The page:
First course is a carrot with cured pork jowl, goats curd, Paxton honeycomb, ginger and blackberry: the carrot is tender, draped with a wafer thin slice of pork jowl. Mixed with the creaminess of the goat curd, the crunch of the honeycomb and the slight spice of the ginger, it is a lovely start. And we love the theatrics of the smokey dry ice whey which the waitress poured over the dish at the table.
Second course for me is potato and black lip abalone, with cured yolk, mushroom in a chicken soy broth. My last experience with abalone was a disappointing one in Tasmania a few months ago, so I was keen to try again. Wow, this dish is playing tricks on my senses: the potato is turned into thin strands like angel hair pasta, it is topped with creamy cured egg yolk and shaved like pieces of abalone. Not chewy at all, and a very subtle hint of mushroom powder. It is delicious and I reluctantly agree to share with Mr T who is handing me his plate.
His choice is king fish, with green tomato, green chili, citrus koshu, abruga caviar and shiso. It is like a tartare, with all raw ingredients. It is a very pretty dish, shaped in a circle, with the fish, tomato and chili mixed with japanese wine koshu, peppered with sevruga and shiso leaves. It is refreshing and light, I am thinking of stealing the idea for our next garden party feast.
Third course is the mains, and both of us eschewed the wagyu beef, reportedly a signature dish, preferring to opt for the quail dish for Mr T and the Murray cod for me.
Mr T’s redgate farm quail comes with a plum, buckwheat noodles, umeboshi ( japanese salt plums ) and wild garlic capers. It is quite a tasty dish, with a definite umami flavor, and Mr T appreciates the deboned quail.
I love the murray cod, served with heirloom tomato, wombok, saltbush, katsuobushi ( dried smoked bonito flakes ) and kimchi dressing. It is such a different way to serve the fish: tangy, salty, spicy and moist. Once again, I make a mental note to try this at home.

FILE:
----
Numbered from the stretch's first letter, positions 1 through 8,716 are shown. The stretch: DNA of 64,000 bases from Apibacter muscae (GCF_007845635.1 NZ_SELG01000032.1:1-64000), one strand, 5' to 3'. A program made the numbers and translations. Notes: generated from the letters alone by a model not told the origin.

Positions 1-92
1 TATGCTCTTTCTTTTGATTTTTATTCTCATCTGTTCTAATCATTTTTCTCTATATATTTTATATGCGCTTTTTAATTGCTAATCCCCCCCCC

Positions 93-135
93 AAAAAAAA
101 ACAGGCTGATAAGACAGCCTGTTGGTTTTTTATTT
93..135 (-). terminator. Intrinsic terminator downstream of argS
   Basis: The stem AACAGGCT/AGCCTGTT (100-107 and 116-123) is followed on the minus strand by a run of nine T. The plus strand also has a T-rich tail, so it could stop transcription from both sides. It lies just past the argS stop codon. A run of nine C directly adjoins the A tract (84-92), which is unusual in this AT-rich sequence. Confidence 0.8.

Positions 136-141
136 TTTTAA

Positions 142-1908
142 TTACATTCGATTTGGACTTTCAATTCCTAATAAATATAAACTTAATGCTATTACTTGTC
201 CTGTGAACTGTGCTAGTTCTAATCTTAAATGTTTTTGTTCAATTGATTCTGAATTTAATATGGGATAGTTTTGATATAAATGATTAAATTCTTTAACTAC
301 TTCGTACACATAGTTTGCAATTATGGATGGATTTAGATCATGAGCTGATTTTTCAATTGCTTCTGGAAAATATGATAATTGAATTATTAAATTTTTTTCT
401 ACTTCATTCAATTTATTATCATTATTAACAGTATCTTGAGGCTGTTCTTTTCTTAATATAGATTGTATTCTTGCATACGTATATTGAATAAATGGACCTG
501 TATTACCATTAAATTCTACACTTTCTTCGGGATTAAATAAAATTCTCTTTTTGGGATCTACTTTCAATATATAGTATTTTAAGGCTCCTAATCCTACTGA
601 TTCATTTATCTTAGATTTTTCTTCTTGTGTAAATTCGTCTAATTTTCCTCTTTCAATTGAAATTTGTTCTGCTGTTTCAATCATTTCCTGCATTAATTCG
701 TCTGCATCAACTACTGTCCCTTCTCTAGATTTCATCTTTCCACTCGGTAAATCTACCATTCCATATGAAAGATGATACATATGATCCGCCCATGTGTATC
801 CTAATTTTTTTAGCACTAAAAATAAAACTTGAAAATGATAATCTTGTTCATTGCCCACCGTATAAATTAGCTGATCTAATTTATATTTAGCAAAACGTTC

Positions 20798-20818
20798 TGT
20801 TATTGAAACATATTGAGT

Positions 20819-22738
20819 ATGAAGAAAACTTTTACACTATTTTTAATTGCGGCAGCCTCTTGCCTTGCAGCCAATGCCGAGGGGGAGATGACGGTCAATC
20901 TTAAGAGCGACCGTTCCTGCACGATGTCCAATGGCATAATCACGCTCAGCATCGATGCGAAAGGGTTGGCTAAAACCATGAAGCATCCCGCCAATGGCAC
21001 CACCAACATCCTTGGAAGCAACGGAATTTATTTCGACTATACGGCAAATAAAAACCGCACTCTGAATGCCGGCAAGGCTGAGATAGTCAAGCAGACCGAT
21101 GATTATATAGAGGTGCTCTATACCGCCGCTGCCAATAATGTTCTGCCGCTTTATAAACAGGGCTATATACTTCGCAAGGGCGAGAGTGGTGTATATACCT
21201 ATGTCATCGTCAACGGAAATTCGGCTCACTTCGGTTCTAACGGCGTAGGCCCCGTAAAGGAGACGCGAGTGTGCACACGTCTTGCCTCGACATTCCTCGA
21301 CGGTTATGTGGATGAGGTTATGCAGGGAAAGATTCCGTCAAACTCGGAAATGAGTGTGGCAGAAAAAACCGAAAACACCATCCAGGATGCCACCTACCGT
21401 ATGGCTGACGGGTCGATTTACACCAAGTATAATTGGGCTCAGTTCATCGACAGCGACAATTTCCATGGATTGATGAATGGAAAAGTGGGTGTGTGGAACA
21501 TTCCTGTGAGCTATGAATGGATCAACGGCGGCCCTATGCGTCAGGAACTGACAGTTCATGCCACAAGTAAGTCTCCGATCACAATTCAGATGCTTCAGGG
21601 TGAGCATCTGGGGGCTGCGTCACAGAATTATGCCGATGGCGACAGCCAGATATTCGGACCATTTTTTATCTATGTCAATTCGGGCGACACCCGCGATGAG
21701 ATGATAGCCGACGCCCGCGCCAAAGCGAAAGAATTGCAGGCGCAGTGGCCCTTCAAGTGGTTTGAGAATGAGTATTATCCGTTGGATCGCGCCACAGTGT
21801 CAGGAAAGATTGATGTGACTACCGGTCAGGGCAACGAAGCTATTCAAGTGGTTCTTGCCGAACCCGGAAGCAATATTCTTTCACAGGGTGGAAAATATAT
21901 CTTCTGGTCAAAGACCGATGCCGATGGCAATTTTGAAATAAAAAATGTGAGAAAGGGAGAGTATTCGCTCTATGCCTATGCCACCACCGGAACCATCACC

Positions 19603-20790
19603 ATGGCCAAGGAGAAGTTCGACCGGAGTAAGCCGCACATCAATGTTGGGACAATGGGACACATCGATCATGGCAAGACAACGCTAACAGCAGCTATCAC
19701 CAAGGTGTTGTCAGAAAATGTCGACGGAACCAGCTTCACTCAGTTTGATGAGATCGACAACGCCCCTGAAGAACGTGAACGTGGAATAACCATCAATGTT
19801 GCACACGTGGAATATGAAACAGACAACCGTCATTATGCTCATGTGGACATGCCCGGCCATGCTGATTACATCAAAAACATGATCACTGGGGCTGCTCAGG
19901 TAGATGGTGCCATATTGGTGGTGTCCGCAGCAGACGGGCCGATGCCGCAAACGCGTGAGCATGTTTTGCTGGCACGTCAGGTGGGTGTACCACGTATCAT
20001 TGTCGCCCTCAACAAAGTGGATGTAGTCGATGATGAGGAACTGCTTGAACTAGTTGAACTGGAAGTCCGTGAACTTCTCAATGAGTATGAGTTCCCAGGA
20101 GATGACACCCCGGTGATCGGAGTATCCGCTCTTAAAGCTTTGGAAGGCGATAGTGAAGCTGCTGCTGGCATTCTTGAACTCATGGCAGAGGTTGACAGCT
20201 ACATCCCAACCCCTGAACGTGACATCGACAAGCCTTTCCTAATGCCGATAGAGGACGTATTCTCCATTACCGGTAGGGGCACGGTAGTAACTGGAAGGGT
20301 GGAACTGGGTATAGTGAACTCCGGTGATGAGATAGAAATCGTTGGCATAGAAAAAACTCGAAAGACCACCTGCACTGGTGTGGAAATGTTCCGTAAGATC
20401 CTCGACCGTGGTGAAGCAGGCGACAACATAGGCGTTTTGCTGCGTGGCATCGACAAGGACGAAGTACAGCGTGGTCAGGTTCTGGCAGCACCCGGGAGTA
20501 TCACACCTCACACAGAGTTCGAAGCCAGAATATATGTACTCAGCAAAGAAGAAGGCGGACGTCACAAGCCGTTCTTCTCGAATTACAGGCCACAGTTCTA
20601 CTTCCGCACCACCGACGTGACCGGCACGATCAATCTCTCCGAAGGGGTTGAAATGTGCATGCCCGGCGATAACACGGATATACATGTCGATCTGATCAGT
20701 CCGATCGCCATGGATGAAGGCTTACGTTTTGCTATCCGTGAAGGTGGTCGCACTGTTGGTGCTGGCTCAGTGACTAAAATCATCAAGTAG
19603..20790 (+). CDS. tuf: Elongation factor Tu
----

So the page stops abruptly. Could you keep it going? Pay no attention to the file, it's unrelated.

We opt out of the optional cheese course, which doesn’t preclude us from being served a perfect palate cleanser of grapefruit sorbet.
Finally dessert time comes and, honestly these must be the best desserts we have had in a long time.
The Muse coconut is a masterpiece of all things coconut: with no description on the menu, we are left to guess as we taste: the coconut “shell” is made of thin chocolate, filled with coconut mousse as light as air and coconut jelly inside. the whole thing sits on top of coconut “soil”, coco nibs and toasted coconut flakes. The only component I can see myself trying at home would be the toasted coconut flakes, the rest is so refined and precise, I tell Mr T I would fly back in a heartbeat just for this dessert.
The other dessert choice is no less impressive: white chocolate and wattleseed set cream, hazelnut, banana sorbet and fermented golden passionfruit sit so pretty on the plate and taste divine. It is not overly sweet, which I like and taste like the tropics on a plate.
The 4 course dinner will set you back $105 per person, which is not cheap but considering that the whole experience lasts at least 3 hours and includes such beautifully crafted dishes, it is worth every dollar. Wine pairing is offered for an extra $10 per glass, though I didn’t avail myself to it, preferring to choose from their very extensive wine list and tasting local gems like Hungerford Hill Dalliance Sparkling, Andrew Thomas Braemore Semillon and Usher Tinkler Reserve Shiraz.
Finally, when it is time to leave, we ask for a taxi to be called. As we wait, we are kindly offered a glass of liqueur which is a nice touch, especially as it appears that our taxi is missing in action. We find out that a few couples ahead of us called ubers who came from Newscastle, that’s how busy cabs are tonight! After nearly an hour of waiting, our waitress apologizes profusely for the missing cab ( she’s so sweet, it is not her fault after all ) and after enquiring where we are staying, offers to have a staff member take us back to the resort. Admittedly it is only a 5mn drive to the Hunter Valley Crown Plaza, but in this still abysmal weather, we feel like VIPs enjoying door to door service in the SUV.
I collapse into bed, feeling very full and content, hoping the weather cooperates for our return flight the next morning. Unbeknownst to Mr T I have already negotiated with the resort a possible extended stay in case of bad weather, however we both have different ideas as far as inclement weather goes and where I see grey, low rain clouds he looks for blue gaps to fly thru. So, at the first sign of blue sky, we’re back in the air, bound for home and dreaming of our next visit .